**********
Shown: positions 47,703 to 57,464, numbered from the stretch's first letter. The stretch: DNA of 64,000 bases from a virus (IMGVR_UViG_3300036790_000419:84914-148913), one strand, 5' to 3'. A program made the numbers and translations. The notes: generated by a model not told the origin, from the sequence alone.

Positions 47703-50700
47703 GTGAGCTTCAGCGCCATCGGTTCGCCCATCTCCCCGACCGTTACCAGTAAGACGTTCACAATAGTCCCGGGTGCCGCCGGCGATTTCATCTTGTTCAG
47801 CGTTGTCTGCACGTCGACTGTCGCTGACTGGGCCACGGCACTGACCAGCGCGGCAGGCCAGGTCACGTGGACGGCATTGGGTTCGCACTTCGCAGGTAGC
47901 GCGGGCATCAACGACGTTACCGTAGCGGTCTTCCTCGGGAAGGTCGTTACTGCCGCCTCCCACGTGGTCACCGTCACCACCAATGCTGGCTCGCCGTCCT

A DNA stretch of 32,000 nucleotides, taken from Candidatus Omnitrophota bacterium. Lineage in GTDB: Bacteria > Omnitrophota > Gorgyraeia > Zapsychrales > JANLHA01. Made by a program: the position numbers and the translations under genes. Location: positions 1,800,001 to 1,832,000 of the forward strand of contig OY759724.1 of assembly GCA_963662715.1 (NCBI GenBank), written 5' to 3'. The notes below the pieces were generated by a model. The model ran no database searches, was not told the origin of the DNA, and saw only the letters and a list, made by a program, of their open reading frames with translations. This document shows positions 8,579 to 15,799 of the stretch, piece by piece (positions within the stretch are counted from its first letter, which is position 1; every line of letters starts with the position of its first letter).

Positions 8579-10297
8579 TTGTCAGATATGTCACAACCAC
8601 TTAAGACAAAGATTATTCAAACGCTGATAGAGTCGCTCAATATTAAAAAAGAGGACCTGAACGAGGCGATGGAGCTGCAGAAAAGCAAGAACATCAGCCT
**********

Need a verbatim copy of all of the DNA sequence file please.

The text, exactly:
Shown: positions 47,703 to 57,464, numbered from the stretch's first letter. The stretch: DNA of 64,000 bases from a virus (IMGVR_UViG_3300036790_000419:84914-148913), one strand, 5' to 3'. A program made the numbers and translations. The notes: generated by a model not told the origin, from the sequence alone.

Positions 47703-50700
47703 GTGAGCTTCAGCGCCATCGGTTCGCCCATCTCCCCGACCGTTACCAGTAAGACGTTCACAATAGTCCCGGGTGCCGCCGGCGATTTCATCTTGTTCAG
47801 CGTTGTCTGCACGTCGACTGTCGCTGACTGGGCCACGGCACTGACCAGCGCGGCAGGCCAGGTCACGTGGACGGCATTGGGTTCGCACTTCGCAGGTAGC
47901 GCGGGCATCAACGACGTTACCGTAGCGGTCTTCCTCGGGAAGGTCGTTACTGCCGCCTCCCACGTGGTCACCGTCACCACCAATGCTGGCTCGCCGTCCT

A DNA stretch of 32,000 nucleotides, taken from Candidatus Omnitrophota bacterium. Lineage in GTDB: Bacteria > Omnitrophota > Gorgyraeia > Zapsychrales > JANLHA01. Made by a program: the position numbers and the translations under genes. Location: positions 1,800,001 to 1,832,000 of the forward strand of contig OY759724.1 of assembly GCA_963662715.1 (NCBI GenBank), written 5' to 3'. The notes below the pieces were generated by a model. The model ran no database searches, was not told the origin of the DNA, and saw only the letters and a list, made by a program, of their open reading frames with translations. This document shows positions 8,579 to 15,799 of the stretch, piece by piece (positions within the stretch are counted from its first letter, which is position 1; every line of letters starts with the position of its first letter).

Positions 8579-10297
8579 TTGTCAGATATGTCACAACCAC
8601 TTAAGACAAAGATTATTCAAACGCTGATAGAGTCGCTCAATATTAAAAAAGAGGACCTGAACGAGGCGATGGAGCTGCAGAAAAGCAAGAACATCAGCCT